• Michael Hilb

The Role of the Board in Unlocking the Value of Data

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Data has become the key asset for an increasing number of companies, fueling the emergence of disruptive technologies that drive value creation across industries. At the same time, new regulatory requirements are increasing and posing new governance challenges for many companies. The board has a key role in ensuring that management fully captures and safeguards the future value stemming from data-driven business.

The Data Value Imperative

What do all the disruptive technologies dominating today’s board agendas—the

Internet of Things (IoT), distributed ledger technology (DLT), and artificial intelligence (AI)—have in common? They are all fueled by data. Their effectiveness and value-creation potential depend on the veracity of two key assets: data and the ability of a company to create, amplify, protect, and solidify value from data.

The relevance and impact of data on the economy today can be compared to the

influence of electrification in the late nineteenth and early twentieth centuries when

both people’s lifestyles and industrial development were revolutionized.

Is data the electricity of the twenty-first century? While electrification took almost

50 years to show its full impact across the globe, “datafication” (i.e., the process to

make processes, business models, and products fully data driven) is likely to show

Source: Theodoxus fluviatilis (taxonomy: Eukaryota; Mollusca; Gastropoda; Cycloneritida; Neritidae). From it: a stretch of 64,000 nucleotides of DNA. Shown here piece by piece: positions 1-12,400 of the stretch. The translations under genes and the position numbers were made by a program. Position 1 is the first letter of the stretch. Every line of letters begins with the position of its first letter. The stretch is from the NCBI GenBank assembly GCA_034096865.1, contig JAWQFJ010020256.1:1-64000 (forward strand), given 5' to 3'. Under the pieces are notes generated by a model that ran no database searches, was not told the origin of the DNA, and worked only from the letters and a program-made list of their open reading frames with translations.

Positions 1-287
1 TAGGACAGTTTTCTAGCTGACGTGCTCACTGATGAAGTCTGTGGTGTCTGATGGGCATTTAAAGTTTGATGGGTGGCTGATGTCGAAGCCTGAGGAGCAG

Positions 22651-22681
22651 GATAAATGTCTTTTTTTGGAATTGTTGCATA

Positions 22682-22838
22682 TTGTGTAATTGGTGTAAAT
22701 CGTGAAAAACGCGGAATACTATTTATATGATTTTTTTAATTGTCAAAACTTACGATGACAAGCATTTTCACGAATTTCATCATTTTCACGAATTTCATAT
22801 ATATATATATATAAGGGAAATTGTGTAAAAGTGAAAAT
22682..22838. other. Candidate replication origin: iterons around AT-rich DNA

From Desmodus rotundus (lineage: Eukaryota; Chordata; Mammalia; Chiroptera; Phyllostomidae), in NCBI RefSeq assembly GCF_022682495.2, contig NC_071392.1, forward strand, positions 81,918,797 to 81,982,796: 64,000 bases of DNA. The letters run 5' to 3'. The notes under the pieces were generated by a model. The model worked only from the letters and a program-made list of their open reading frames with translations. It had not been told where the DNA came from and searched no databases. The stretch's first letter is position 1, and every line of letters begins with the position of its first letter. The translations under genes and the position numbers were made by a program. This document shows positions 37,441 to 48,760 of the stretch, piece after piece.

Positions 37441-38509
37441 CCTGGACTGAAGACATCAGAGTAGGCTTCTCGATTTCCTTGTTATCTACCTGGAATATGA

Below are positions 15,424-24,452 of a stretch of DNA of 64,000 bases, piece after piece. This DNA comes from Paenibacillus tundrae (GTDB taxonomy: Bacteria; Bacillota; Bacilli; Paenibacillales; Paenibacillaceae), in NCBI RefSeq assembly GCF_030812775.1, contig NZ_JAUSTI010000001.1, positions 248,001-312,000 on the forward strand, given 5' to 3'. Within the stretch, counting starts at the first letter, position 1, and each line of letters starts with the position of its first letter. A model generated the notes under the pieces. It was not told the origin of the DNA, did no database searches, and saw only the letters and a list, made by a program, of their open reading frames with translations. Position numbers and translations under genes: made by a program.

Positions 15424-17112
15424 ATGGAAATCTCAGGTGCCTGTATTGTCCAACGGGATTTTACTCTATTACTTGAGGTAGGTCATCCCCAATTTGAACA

its full impact and potential much quicker because data—and the algorithms used to extract insights from them—can travel the globe instantly.

This easy access provides companies with ample opportunities to tap into new

value-creation sources, but also requires companies and innovators to act quickly

to avoid extinction. As a result, data as key intangible assets drive company valuations. As of April 2019, for instance, seven out of the ten most valuable publicly traded companies are digital platforms whose main assets are data.

Value creation and wealth accumulation bring increased attention and scrutiny.

Consumers realize the data they produce has value and those consumers are more

vocal about the protection of the data that they provide; therefore, data policies and laws are high on the agendas of legislators and regulators across the globe with major geopolitical consequences. The regulation of global data flows are taking center stage in trade negotiations and countries protectionist measures limiting the free flow of data are being introduced as the global AI arms race between the United States and China intensifies. Data has become the key value driver for many businesses, and data-related matters are now topping the agendas of many boards as they become more concerned about technology disruption.